MBSR Summer Refresher Classes
If you have taken the eight week MBSR course with Dr. Randall Paulsen at the Osher Clinical Center, (or in a different setting), we welcome you to join us for a two hour MBSR refresher classes over the summer.
The classes will begin with a 40 minute guided sitting meditation followed by an hour of discussion and closing with another 15 minute meditation. The effort to maintain a mindfulness practice can benefit from a connection with a group and a chance to practice and talk together.
If you would like to attend one or more of these refresher courses, please RSVP to Joel Priest by email at email@example.com or by phone at (617) 732-9416.
Thursday, August 6th from 4:30pm to 6:30pm
Tuesday, August 11th from 10:30am to 12:30pm
Thursday, August 20th from 10:30am to 12:30pm
Read this Live Science article excerpt below in which Osher Research Director, Dr. Peter Wayne discusses the similarities and differences between qigong and tai chi:
“While they share many characteristics, most people consider qigong and tai chi to be two distinct practices. However, Wayne said that he tends to focus more on the similarities between qigong and tai chi than on their differences.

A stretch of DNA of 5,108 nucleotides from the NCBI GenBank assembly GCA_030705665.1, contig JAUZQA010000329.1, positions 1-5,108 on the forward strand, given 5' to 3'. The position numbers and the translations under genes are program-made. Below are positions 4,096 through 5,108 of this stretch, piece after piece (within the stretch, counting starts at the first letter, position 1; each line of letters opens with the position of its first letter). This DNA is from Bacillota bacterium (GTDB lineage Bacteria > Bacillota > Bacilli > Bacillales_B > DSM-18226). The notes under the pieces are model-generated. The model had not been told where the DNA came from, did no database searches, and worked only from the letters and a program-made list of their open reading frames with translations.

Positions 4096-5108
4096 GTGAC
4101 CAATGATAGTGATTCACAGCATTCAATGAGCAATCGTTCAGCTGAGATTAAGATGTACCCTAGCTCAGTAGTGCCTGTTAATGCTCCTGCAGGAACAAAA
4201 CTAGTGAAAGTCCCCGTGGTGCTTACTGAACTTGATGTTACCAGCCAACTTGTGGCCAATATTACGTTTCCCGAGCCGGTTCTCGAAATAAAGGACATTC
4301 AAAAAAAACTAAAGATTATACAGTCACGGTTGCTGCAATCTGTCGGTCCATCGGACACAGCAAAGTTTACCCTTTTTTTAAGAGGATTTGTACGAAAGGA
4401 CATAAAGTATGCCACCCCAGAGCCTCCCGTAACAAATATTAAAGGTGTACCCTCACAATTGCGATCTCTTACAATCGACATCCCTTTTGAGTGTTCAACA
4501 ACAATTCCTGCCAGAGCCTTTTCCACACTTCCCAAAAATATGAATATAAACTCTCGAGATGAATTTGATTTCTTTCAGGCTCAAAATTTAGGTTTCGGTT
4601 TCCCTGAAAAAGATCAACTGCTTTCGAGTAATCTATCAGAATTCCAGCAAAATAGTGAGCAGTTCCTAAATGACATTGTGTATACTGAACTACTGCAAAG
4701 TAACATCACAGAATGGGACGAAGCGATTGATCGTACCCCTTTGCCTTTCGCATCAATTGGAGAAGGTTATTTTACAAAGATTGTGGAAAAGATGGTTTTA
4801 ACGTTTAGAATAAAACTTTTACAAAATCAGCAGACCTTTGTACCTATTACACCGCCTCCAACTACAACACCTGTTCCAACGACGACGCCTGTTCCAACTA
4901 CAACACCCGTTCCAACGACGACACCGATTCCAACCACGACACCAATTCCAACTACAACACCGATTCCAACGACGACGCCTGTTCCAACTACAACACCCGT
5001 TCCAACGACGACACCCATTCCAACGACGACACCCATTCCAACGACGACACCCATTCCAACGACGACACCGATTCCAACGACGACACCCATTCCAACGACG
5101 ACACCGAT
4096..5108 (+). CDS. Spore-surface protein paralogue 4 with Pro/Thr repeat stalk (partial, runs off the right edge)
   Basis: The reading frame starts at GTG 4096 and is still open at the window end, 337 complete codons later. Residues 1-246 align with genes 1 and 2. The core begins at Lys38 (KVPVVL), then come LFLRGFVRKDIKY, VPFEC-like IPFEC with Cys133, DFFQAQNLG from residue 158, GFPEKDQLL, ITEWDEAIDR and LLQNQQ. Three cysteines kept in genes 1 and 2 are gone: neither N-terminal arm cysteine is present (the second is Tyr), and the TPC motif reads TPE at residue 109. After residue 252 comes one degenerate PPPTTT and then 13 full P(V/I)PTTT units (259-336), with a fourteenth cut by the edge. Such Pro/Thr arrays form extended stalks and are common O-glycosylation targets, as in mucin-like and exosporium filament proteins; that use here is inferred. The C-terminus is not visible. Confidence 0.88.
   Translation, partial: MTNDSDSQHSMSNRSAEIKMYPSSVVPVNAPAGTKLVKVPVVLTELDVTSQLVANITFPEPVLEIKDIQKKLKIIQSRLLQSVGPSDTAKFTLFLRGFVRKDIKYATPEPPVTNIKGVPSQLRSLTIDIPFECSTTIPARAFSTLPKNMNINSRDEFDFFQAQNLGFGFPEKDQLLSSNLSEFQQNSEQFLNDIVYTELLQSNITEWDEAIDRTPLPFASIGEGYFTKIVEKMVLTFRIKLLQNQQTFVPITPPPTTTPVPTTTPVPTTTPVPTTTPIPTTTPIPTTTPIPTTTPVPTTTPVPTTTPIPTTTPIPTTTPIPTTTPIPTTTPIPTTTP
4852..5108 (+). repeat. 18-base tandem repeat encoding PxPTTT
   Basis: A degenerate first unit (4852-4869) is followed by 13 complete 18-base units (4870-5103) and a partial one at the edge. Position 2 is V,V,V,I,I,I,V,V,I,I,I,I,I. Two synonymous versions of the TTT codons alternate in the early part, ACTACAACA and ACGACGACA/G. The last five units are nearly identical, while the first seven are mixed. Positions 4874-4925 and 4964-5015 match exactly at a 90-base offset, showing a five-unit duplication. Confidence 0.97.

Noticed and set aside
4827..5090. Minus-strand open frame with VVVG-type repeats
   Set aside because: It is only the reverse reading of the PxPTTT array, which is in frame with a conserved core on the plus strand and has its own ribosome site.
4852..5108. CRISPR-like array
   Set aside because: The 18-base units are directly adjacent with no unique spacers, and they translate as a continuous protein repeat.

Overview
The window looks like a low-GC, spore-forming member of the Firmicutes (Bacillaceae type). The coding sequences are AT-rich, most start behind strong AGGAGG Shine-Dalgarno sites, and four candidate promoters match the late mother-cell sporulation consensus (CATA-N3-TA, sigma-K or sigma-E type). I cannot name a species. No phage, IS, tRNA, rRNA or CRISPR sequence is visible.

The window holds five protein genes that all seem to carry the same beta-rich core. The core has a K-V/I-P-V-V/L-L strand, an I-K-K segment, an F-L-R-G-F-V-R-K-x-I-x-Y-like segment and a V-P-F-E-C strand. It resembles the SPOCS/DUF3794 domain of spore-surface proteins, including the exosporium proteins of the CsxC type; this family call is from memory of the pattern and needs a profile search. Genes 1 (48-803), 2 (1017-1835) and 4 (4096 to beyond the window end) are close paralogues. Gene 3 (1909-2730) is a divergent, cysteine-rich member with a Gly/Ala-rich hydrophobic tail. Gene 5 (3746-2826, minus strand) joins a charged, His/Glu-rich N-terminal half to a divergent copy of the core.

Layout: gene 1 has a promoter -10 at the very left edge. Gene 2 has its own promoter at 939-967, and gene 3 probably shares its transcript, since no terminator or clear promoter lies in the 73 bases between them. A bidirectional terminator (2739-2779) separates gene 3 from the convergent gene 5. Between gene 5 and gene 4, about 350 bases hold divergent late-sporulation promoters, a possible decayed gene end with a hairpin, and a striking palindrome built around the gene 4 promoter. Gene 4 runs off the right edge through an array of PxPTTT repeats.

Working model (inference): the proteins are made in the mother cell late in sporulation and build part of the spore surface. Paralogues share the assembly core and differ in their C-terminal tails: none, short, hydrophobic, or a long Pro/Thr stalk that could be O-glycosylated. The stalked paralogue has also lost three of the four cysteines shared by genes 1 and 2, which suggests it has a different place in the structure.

“The chi in the word ‘tai chi’ is a different character and has a different meaning [than the ‘qi’ in qigong]. But the practice of tai chi, in my opinion, is equivalent to a form of qigong. You’re training to have more awareness and control over your ‘life force’ — your physiology or energy,” Wayne told Live Science. And some forms of qigong are almost indistinguishable from tai chi, he added.
While the movements of qigong may be different from those of tai chi in some cases, both practices incorporate strength and flexibility with breathing exercises, focused attention and imagery. The biggest difference between qigong and tai chi has more to do with the public’s perception of these mind-body practices than it does with the practices themselves, according to Wayne, who said that qigong carries a stigma in certain societies.”
According to statistics presented at the July Integrative Medicine Grand Rounds, an estimated 848,200 men will be diagnosed with cancer in the US in 2015. Of these, 26% of cases are predicted to be prostate cancer. (source: The National Cancer Institute)
This month, our friends and colleagues from the Zakim Center for Integrative Therapies at the Dana-Farber Cancer Institute presented a clinical case of a 63 year old man with high-risk prostate cancer.
The patient—who participated in the presentation—has undergone radiation therapy (RT) and hormone therapy (Androgen Deprivation Therapy or ADT), accompanied by acupuncture, and nutritional, physical, and sexual health support and counselling. This presentation gives some valuable insight into the success of a multi-disciplinary treatment model, and the patient’s experience of an integrated approach to cancer treatment and supportive care.
“How do we take this cancer experience and treatment experience and turn it on it’s head – and make it into something where we’re promoting well being while knocking out the cancer as best we can?” Dr Brandoff, Co-Director, Palliative Care Clinic, DFCI
Watch the full presentation here.
Learn More about the Joint Conference on Acupuncture, Oncology and Fascia, November 14th, 2015